follow Dictionary.com

Submit your word to be a Word of the Day!

creation

[kree-ey-shuh n] /kriˈeɪ ʃən/
noun
1.
the act of producing or causing to exist; the act of creating; engendering.
2.
the fact of being created.
3.
something that is or has been created.
4.
the Creation, the original bringing into existence of the universe by God.
5.
the world; universe.
6.
creatures collectively.
7.
an original product of the mind, especially an imaginative artistic work:
the creations of a poetic genius.
8.
a specially designed dress, hat, or other article of women's clothing, usually distinguished by imaginative or unique styling:
the newest Paris creations.
Origin
1350-1400
1350-1400; Middle English creacioun < Latin creātiōn- (stem of creātiō). See create, -ion
Related forms
creational, creationary
[kree-ey-shuh-ner-ee] /kriˈeɪ ʃəˌnɛr i/ (Show IPA),
adjective
anticreation, adjective
anticreational, adjective
precreation, noun
self-creation, noun
Synonyms
1. production, development, formation.
Dictionary.com Unabridged
Based on the Random House Dictionary, © Random House, Inc. 2014.
Cite This Source
Examples from the web for creation
  • He cannot be excluded from any location or object in creation.
  • The rosary symbolizes the substances used in the progress of creation.
British Dictionary definitions for creation

creation

/kriːˈeɪʃən/
noun
1.
the act or process of creating
2.
the fact of being created or produced
3.
something that has been brought into existence or created, esp a product of human intelligence or imagination
4.
the whole universe, including the world and all the things in it
5.
an unusual or striking garment or hat
Derived Forms
creational, adjective

Creation

/kriːˈeɪʃən/
noun (theol)
1.
the Creation, God's act of bringing the universe into being
2.
the universe as thus brought into being by God
Collins English Dictionary - Complete & Unabridged 2012 Digital Edition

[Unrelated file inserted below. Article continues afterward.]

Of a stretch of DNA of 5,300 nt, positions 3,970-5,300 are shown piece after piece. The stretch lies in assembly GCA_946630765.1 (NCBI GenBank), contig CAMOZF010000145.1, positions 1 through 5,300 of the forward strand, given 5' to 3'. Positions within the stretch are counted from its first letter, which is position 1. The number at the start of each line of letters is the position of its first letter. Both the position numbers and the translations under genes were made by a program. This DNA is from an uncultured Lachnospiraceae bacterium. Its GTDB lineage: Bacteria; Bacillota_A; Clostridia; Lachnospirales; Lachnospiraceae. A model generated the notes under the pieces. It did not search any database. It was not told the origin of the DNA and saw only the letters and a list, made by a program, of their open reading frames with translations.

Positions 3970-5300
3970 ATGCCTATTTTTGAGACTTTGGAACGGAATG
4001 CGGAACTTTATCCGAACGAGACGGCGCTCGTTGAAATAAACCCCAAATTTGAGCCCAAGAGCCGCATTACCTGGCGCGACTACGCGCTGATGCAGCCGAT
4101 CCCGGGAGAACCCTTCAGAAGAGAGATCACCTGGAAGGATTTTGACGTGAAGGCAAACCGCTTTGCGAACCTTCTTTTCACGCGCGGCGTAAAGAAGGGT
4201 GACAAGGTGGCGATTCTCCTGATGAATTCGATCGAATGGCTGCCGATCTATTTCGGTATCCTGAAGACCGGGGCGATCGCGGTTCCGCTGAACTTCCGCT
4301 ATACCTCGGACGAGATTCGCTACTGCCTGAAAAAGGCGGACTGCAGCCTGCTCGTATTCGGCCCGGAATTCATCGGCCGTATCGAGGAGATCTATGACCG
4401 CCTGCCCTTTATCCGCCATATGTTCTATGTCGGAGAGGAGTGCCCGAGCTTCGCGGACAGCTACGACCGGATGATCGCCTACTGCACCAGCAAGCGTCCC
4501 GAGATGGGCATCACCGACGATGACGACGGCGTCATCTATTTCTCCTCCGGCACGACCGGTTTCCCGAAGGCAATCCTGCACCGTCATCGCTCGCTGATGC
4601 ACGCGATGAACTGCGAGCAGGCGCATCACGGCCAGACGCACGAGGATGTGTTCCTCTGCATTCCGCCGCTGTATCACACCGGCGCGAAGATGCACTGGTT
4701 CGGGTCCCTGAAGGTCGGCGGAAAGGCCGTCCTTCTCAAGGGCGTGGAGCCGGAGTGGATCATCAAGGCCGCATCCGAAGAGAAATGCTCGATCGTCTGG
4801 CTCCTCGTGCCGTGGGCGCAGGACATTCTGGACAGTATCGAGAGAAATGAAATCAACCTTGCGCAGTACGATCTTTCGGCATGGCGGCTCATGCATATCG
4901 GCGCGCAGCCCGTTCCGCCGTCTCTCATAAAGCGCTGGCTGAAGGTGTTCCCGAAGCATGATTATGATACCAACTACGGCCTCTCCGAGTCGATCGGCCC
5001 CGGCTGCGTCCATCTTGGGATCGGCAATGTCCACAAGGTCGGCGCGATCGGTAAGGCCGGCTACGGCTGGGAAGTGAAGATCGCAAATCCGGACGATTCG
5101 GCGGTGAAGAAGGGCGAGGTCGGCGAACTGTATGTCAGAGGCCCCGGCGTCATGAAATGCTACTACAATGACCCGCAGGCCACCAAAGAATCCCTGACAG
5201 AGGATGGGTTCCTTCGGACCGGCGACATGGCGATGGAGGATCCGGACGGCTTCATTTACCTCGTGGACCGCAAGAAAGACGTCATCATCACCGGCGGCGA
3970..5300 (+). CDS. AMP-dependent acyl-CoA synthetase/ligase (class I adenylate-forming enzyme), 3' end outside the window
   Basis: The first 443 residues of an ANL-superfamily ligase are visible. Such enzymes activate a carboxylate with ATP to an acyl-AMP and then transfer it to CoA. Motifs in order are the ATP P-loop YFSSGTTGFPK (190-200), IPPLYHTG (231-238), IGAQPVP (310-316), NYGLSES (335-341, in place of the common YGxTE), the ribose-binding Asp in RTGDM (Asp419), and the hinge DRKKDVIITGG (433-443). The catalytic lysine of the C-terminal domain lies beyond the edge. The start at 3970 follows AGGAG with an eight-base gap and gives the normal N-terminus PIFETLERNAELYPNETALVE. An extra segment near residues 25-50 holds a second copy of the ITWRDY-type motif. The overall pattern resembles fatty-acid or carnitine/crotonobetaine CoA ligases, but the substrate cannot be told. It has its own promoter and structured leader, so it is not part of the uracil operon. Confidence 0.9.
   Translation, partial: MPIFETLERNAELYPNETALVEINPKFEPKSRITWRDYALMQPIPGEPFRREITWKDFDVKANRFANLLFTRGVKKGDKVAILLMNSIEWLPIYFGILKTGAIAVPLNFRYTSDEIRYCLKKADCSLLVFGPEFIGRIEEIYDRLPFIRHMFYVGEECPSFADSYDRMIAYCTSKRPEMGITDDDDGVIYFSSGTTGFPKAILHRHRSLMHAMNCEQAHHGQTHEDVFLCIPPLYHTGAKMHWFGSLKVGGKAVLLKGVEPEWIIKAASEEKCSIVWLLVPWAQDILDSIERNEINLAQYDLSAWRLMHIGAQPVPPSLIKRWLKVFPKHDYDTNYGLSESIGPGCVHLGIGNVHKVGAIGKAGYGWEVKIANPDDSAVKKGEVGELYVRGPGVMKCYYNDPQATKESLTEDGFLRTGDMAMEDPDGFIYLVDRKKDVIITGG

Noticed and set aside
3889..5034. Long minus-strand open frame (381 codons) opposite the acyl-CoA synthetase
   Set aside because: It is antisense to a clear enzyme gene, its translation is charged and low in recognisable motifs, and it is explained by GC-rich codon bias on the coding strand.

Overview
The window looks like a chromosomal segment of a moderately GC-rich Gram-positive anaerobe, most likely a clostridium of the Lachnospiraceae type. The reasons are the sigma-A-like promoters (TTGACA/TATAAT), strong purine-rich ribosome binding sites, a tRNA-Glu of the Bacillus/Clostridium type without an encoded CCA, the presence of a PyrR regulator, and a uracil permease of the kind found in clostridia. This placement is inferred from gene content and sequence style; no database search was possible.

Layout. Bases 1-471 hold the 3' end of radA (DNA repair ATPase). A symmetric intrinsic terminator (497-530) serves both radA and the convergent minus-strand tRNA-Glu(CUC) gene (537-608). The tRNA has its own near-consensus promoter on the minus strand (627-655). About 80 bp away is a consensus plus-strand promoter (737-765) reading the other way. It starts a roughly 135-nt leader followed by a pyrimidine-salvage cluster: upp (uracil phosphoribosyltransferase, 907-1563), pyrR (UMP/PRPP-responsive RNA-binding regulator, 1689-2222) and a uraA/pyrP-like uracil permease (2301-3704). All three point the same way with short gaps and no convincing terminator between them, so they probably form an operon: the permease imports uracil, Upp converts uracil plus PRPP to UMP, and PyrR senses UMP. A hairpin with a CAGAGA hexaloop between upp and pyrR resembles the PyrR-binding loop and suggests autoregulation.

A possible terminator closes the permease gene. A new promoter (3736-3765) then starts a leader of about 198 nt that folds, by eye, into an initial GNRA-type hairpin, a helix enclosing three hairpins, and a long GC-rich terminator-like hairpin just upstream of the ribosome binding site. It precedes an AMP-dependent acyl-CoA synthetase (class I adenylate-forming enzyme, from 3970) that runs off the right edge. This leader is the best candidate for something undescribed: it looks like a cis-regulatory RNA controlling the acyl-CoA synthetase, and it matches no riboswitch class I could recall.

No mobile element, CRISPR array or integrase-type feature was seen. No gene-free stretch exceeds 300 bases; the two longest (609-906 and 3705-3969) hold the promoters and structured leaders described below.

© William Collins Sons & Co. Ltd. 1979, 1986 © HarperCollins
Publishers 1998, 2000, 2003, 2005, 2006, 2007, 2009, 2012
Cite This Source
Word Origin and History for creation
n.

late 14c., "action of creating, a created thing," from Old French creacion (14c., Modern French création) "creation, coming into being," from Latin creationem (nominative creatio) "a creating, a producing," in classical use "an electing, appointment, choice," noun of action from past participle stem of creare (see create). Meaning "that which God has created, the world and all in it" is from 1610s. The native word in the Biblical sense was Old English frum-sceaft. Of fashion costumes, desserts, etc., from 1870s, from French. Creation science is attested by 1970.

Online Etymology Dictionary, © 2010 Douglas Harper
Cite This Source
creation in Culture

Creation definition


God's creation of the world as described in the Book of Genesis, commencing in this way: “In the beginning God created the heavens and the Earth. And the Earth was without form, and void; and darkness was upon the face of the deep. And the Spirit of God moved upon the face of the waters. And God said, ‘Let there be light’: and there was light.” According to this account, the Creation took six days, with God creating Adam and Eve on the sixth day and resting on the seventh day. Genesis also gives another account of the Creation, in which God makes Adam out of clay, prepares the Garden of Eden for him, and then fashions Eve out of Adam's rib.

The American Heritage® New Dictionary of Cultural Literacy, Third Edition
Copyright © 2005 by Houghton Mifflin Company.
Published by Houghton Mifflin Company. All rights reserved.
Cite This Source
creation in the Bible

"In the beginning" God created, i.e., called into being, all things out of nothing. This creative act on the part of God was absolutely free, and for infinitely wise reasons. The cause of all things exists only in the will of God. The work of creation is attributed (1) to the Godhead (Gen. 1:1, 26); (2) to the Father (1 Cor. 8:6); (3) to the Son (John 1:3; Col. 1:16, 17); (4) to the Holy Spirit (Gen. 1:2; Job 26:13; Ps. 104:30). The fact that he is the Creator distinguishes Jehovah as the true God (Isa. 37:16; 40:12, 13; 54:5; Ps. 96:5; Jer. 10:11, 12). The one great end in the work of creation is the manifestation of the glory of the Creator (Col. 1:16; Rev. 4:11; Rom. 11:36). God's works, equally with God's word, are a revelation from him; and between the teachings of the one and those of the other, when rightly understood, there can be no contradiction. Traditions of the creation, disfigured by corruptions, are found among the records of ancient Eastern nations. (See ACCAD.) A peculiar interest belongs to the traditions of the Accadians, the primitive inhabitants of the plains of Lower Mesopotamia. These within the last few years have been brought to light in the tablets and cylinders which have been rescued from the long-buried palaces and temples of Assyria. They bear a remarkable resemblance to the record of Genesis.

Easton's 1897 Bible Dictionary
Cite This Source

Word of the Day

Difficulty index for creation

Most English speakers likely know this word

Word Value for creation

10
12
Scrabble Words With Friends

Quotes with creation

Nearby words for creation